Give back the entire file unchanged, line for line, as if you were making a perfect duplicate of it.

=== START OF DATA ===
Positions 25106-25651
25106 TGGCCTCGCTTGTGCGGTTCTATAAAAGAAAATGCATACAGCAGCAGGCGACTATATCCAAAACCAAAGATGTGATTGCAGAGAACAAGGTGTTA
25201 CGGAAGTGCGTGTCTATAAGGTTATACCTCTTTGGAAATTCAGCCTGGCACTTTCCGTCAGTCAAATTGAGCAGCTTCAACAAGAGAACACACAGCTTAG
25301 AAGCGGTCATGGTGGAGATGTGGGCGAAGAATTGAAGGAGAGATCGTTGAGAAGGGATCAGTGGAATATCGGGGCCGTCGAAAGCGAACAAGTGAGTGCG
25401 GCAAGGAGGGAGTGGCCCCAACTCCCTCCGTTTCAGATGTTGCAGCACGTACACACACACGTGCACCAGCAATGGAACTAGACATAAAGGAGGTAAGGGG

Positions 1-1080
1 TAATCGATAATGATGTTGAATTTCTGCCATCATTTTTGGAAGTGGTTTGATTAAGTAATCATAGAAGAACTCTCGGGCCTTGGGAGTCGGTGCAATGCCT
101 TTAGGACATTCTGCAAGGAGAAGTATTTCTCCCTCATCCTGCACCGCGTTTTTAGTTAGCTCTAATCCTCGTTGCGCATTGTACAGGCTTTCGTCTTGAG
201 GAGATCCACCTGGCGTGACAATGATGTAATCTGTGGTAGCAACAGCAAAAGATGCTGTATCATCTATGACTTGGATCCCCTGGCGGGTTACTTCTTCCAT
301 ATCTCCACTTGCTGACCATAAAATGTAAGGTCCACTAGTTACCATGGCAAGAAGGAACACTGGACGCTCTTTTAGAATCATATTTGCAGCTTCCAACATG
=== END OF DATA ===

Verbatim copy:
Positions 25106-25651
25106 TGGCCTCGCTTGTGCGGTTCTATAAAAGAAAATGCATACAGCAGCAGGCGACTATATCCAAAACCAAAGATGTGATTGCAGAGAACAAGGTGTTA
25201 CGGAAGTGCGTGTCTATAAGGTTATACCTCTTTGGAAATTCAGCCTGGCACTTTCCGTCAGTCAAATTGAGCAGCTTCAACAAGAGAACACACAGCTTAG
25301 AAGCGGTCATGGTGGAGATGTGGGCGAAGAATTGAAGGAGAGATCGTTGAGAAGGGATCAGTGGAATATCGGGGCCGTCGAAAGCGAACAAGTGAGTGCG
25401 GCAAGGAGGGAGTGGCCCCAACTCCCTCCGTTTCAGATGTTGCAGCACGTACACACACACGTGCACCAGCAATGGAACTAGACATAAAGGAGGTAAGGGG

Positions 1-1080
1 TAATCGATAATGATGTTGAATTTCTGCCATCATTTTTGGAAGTGGTTTGATTAAGTAATCATAGAAGAACTCTCGGGCCTTGGGAGTCGGTGCAATGCCT
101 TTAGGACATTCTGCAAGGAGAAGTATTTCTCCCTCATCCTGCACCGCGTTTTTAGTTAGCTCTAATCCTCGTTGCGCATTGTACAGGCTTTCGTCTTGAG
201 GAGATCCACCTGGCGTGACAATGATGTAATCTGTGGTAGCAACAGCAAAAGATGCTGTATCATCTATGACTTGGATCCCCTGGCGGGTTACTTCTTCCAT
301 ATCTCCACTTGCTGACCATAAAATGTAAGGTCCACTAGTTACCATGGCAAGAAGGAACACTGGACGCTCTTTTAGAATCATATTTGCAGCTTCCAACATG